Power Source Voltage Ripple Regulation

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Chris Giles
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Real name: Chris Giles

Re: Power Source Voltage Ripple Regulation

Post by Chris Giles » Tue Sep 25, 2018 10:23 pm

Thank you for the insight Richard.

I have another thought for you all to ponder, which may have some practical bearing on use of (rectified) AC vs DC. I guess the closest common type of load is a gas discharge lamp. These need to reach a striking voltage after which the resistance decreases with current when the gas is glowing. Obviously these are normally run from AC. With AC an inductive ballast choke ("magnetic" ballast) is usually used rather than a resistive one. This has the advantage that the voltage drop across the ballast is primarily reactive and thus it will not dissipate (much) power, unlike a resistive ballast.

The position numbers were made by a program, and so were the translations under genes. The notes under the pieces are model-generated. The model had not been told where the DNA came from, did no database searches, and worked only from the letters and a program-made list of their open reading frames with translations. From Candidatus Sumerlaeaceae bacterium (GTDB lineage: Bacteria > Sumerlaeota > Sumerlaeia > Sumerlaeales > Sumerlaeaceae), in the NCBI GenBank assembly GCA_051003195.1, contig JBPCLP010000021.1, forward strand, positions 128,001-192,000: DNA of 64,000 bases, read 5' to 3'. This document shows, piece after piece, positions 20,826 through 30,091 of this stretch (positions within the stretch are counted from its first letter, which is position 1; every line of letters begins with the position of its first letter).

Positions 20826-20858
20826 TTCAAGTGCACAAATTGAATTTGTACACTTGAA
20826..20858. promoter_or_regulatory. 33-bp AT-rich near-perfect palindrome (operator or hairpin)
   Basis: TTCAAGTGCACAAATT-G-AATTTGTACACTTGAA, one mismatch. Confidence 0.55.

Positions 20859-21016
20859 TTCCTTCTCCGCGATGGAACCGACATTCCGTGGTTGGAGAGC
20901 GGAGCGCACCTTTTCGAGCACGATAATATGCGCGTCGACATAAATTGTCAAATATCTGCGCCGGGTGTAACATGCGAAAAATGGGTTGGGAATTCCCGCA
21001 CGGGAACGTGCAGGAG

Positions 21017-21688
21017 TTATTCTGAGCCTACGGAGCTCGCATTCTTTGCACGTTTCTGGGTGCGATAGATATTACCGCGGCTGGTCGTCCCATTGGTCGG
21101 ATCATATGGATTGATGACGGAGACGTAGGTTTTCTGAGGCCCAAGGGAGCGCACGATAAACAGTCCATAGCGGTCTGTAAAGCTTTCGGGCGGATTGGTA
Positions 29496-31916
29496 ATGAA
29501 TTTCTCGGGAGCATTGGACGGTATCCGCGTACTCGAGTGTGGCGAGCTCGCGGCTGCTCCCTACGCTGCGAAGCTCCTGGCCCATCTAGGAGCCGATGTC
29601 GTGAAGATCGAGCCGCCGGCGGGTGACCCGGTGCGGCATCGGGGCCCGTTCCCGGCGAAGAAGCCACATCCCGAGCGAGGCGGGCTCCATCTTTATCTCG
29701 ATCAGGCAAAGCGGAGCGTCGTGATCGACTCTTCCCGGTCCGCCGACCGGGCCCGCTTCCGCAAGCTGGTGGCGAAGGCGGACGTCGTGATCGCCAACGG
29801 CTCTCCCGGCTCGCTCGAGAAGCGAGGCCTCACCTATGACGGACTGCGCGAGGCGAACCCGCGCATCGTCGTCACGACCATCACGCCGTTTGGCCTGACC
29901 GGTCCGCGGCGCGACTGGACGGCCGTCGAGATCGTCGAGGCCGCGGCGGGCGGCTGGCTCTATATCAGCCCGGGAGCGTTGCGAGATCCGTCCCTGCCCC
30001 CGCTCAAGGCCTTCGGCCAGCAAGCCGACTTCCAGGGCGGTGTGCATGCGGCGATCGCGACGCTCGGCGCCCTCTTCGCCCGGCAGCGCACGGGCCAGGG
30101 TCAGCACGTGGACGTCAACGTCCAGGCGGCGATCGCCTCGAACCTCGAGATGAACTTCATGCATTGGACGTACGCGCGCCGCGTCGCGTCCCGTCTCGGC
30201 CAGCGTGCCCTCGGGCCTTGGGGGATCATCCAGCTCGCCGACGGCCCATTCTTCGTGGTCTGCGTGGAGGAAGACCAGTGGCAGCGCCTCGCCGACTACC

Still even at 30kHz (for SMPS PSU) it needs to be very big (0.5H) to get 100k impedance (as i see recommended in other posts) so perhaps getting or making such a thing is impractical? Maybe use the secondary winding from one or more of these flyback-type transformers as a choke? Its gonna generate a ton of EMI though!

Alternatively if you are using a 100k resistor and passing 30mA through it this is dissipating 90W, so also not an off-the-shelf component and a lot of heat generated..



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Dennis P Brown
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Location: Glen Arm, MD

Re: Power Source Voltage Ripple Regulation

Post by Dennis P Brown » Tue Sep 25, 2018 11:32 pm

Or one simply places their hollow core ceramic ballast resister under oil and the heat load is irrelevant.

What you describe earlier in your post for "arc lamps" isn't too different to how neon sign transformers operate.

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